Salma

Then there is Salma*, a woman who fled from an abusive marriage and forced prostitution. She had a son who was one of four thousand boys living on the streets in Ceuta. Upon arriving in our care, she asked if we could help her find her son – an impossible logistical task, humanly speaking. Yet, through our contacts in the Spanish Red Cross and the government, the Lord worked two miracles in allowing us both to find her son and to receive permission to reunite them. They now live together in our women’s center and have professed faith in this Jesus who proved his love and care for them. 

Two young men 

Or consider the two young Nigerian men who arrived home one day to find their entire village destroyed by Boko Haram. These two fled on foot, travelling thousands of kilometres across North African countries, walking for days on end, until God finally brought them to Spain to live in our refugee center. Both men hold on to their traditional faith in the Christian God, but struggle daily with the trauma they have experienced. They are now faithfully attending our local church services and we are working to disciple them into dedicated followers of Jesus. They have expressed a desire to reach out to other Nigerians in our area as well. 

The whole story 

Such stories, however, do not tell the whole story of diaspora ministry. The list of challenges that a diaspora worker faces should also be considered. Let’s leave COVID-19 behind and not include all of the new issues that have arisen from this unprecedented global pandemic. In our area, we suffer from a very poor economy and the task of helping immigrants to find jobs that will provide them with the income and permissions to enable them to stay long term is incredibly difficult. Considering that the unemployment rate among Spaniards in the region of Andalucía is over 20%, the challenge of finding work for foreigners who have fewer credentials and less ability in the language is magnified even more. Most of our migrants who do find jobs end up travelling to more commercial centres like Barcelona or Madrid to make their livelihood.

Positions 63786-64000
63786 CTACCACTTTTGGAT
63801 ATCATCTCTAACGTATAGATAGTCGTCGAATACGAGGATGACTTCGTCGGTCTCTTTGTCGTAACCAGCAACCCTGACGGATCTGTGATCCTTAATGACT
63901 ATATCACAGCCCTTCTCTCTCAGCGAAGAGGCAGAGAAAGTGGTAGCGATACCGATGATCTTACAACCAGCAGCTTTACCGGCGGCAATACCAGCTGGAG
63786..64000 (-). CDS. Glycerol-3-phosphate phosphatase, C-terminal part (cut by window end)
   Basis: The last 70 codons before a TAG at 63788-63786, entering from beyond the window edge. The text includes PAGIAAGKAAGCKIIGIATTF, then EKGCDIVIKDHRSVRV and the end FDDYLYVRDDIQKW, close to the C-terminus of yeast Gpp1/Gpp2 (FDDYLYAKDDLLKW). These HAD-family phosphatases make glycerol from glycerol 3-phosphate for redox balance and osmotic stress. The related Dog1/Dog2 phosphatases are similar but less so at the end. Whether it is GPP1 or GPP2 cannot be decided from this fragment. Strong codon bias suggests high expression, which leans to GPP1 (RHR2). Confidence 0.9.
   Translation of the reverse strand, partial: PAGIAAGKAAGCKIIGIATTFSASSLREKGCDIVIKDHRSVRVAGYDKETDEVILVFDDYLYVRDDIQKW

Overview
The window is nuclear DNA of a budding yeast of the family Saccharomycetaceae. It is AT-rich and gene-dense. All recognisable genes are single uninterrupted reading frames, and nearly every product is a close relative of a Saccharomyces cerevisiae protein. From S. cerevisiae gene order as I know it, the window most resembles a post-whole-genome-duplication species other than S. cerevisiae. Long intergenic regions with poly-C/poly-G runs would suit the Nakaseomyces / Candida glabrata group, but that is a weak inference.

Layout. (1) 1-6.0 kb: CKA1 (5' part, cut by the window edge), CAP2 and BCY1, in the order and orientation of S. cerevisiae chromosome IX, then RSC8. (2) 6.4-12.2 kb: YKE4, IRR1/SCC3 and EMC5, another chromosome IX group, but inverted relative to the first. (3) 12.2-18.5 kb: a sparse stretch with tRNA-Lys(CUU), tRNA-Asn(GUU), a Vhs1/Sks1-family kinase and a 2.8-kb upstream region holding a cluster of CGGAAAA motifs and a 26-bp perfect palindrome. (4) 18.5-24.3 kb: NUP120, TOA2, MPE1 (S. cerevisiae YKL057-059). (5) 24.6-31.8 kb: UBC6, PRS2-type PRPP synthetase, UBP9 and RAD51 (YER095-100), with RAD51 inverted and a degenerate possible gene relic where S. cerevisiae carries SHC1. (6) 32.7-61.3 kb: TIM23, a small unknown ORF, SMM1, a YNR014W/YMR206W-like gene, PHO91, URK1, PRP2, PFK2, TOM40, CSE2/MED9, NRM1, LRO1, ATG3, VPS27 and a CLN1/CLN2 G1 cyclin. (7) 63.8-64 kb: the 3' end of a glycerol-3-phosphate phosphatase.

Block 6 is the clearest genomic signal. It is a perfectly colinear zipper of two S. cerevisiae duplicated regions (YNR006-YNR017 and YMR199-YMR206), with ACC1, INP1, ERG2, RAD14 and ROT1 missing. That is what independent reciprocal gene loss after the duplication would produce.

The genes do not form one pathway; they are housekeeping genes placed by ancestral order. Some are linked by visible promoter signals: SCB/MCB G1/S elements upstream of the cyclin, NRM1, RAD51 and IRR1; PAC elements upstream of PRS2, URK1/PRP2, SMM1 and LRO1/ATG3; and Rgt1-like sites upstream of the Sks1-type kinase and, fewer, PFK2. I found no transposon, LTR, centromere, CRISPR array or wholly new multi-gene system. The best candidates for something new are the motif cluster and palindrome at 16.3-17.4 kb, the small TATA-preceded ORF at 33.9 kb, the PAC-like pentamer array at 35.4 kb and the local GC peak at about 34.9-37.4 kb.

This leads to the second challenge, which is we never know how much time we may have with the people who are sent to us. For all its talk about welcoming refugees, Spain’s Ministry of Foreign Affairs rejected over 92% of all asylum claims in the year 2020. Some of our immigrants have been processed and denied within three months. Others have been able to stay for the entire 18-month period of resettlement. This leaves us with a lot of uncertainty in working with individuals, for even 18 months is a very short time to develop a deep enough relationship to answer the spiritual questions that a Muslim, for example, would have concerning Jesus and our proclamation of his truth. Once we had to watch a family with whom we were having very fruitful spiritual conversations pack up and leave the country because their papers were denied. Our challenge is to try to stay connected with such people as they spread out across Europe, trusting that we are just one small piece of the puzzle that God is working together to bring the unreached into his kingdom. 

The challenges of diaspora ministry are great, indeed, but the joys far outweigh them! We invite all of God’s kingdom people across Europe to pray for the unreached immigrants that God is bringing our way and we welcome your partnership for any who might be interested in coming to join our work in southern Spain.

*Names have been changed for security reasons.